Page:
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Kentuckians to weigh in on anti-abortion constitutional amendment on Election Day

Aprile Rickert

Kentuckians will decide more than who sits in the state House and Senate chambers next week.

A “yes” vote on Amendment 2 on Election Day would create explicit wording in the Kentucky’s constitution saying the right to abortion is not protected under the state’s fundamental legal document.

Advocates for the amendment contend that their opponents are using “scare tactics” to manipulate voters into believing it would outlaw abortion.

And while the measure wouldn’t ban abortion in Kentucky, state lawmakers have already passed laws outlawing the procedure in almost all instances. The amendment would ensure that courts don’t interpret a right to abortion under the state constitution, as challenges continue to make their way through the legal system.

Abortion advocates are hoping that organizers with groups like the Planned Parenthood and Protect Kentucky Access can replicate the success of their counterparts in Kansas, where voters rejected a similar amendment earlier this year in the wake of the U.S. Supreme Court’s decision to overturn Roe v. Wade. States that have passed similar amendments include Tennessee, Alabama, West Virginia and Louisiana.

Catie Bates Robertson is president of the west Kentucky chapter of the National Organization for Women. She says passing Amendment 2 would be a big step backwards for the state.

“This is definitely a huge overreach into women's healthcare, ultimately. It's not just as simple as limiting abortion. Unfortunately, it's way more complex of an issue,” Bates Robertson said. “The presence of it as an amendment alone is already, you know, an extreme step towards controlling that access.”

Bates Robertson also said the amendment is poorly worded and that its supporters are underplaying the effect its passage could have on abortion access.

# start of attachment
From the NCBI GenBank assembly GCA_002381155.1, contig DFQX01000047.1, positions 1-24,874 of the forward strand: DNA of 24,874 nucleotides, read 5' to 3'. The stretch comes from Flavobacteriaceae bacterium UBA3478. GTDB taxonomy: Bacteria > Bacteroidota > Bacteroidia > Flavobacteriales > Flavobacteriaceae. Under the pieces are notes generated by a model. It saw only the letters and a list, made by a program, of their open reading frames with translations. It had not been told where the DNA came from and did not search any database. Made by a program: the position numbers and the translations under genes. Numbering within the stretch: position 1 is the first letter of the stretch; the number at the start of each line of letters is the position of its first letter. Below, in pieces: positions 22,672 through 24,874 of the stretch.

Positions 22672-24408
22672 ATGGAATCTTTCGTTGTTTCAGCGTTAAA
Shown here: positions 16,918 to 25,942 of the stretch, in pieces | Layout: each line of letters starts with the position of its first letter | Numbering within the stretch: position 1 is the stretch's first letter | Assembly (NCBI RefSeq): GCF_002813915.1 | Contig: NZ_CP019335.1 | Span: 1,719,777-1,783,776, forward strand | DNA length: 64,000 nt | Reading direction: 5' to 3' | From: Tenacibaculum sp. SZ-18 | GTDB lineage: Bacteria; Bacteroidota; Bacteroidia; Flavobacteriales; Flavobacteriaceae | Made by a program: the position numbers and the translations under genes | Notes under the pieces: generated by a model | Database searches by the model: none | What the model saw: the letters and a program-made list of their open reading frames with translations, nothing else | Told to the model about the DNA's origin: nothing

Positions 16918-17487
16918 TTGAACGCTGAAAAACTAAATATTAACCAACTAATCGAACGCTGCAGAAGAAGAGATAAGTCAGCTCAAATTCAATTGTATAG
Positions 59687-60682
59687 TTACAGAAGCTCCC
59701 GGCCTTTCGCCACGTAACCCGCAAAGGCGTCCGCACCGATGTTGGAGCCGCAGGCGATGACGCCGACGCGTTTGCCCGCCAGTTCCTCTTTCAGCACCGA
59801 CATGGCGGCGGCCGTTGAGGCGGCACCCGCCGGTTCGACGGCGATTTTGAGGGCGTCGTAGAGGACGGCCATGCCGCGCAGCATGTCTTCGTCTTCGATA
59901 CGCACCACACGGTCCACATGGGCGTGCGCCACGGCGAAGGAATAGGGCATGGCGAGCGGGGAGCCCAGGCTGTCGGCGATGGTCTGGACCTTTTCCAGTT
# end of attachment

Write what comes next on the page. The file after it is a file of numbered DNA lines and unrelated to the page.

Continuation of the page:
The language voters will consider adding to the Kentucky Constitution on Election Day reads as follows:

To protect human life, nothing in this Constitution shall be construed to secure or protect a right to abortion or require the funding of abortion.

Richard Nelson is the founder of the Commonwealth Policy Center, a conservative group pushing for the amendment. He said abortion advocates are using misinformation and “scare tactics” to make Kentucky voters think the amendment passing would outlaw the procedure.

“What it does is it simply says that judges will not find a right to abortion in the Kentucky constitution and that's why, the other side, the only way they can win is by manufacturing misinformation and scaring women,” Nelson said.

Kentucky lawmakers have already passed measures banning abortions in almost all instances, including the “trigger law,” which automatically banned abortion after Roe v. Wade was overturned and a law banning abortions after the 6th week of pregnancy, earlier than many realize that they are pregnant.

Several anti-abortion Kentucky legislatorsheld a press conference last week criticizing out-of-state dollars flowing in to fight Amendment 2.

The Louisville Courier-Journal recently reported that more than $5.2 million had been raised to oppose the amendment by Protect Kentucky Access – some of which did come from people and organizations outside the commonwealth – a little more than five times the amount raised by the Yes For Life Alliance.

Neither Bates Robertson nor Nelson said they were feeling confident about how Election Day will go for their respective causes.

Bates Robertson said, no matter how it goes, she’ll continue to advocate for abortion access.

“I think that, even if you are pro-life, it's still responsible to vote no because you can still choose choose to be pro-life. You can still live your life that way, but doing it in a way that denies women access to this kind of health care … that is not equity. That is not fair for women,” she said. “However this turns out, the battle won't end. Women will keep fighting until we can have access to this healthcare.”

The vote comes as the legal status of abortion continues to waver in Kentucky with multiple court cases surrounding the procedure still being litigated.

A week after Election Day, the Kentucky Supreme Court will hear arguments over a challenge to the state’s “trigger law,” which banned abortion in all cases, except extreme situations where a pregnant person’s life is at risk, and the state’s total ban on the procedure after the sixth week of pregnancy.

Kentuckians will also weigh in on a proposed constitutional amendment to give the state legislature more power by allowing them to call themselves into session.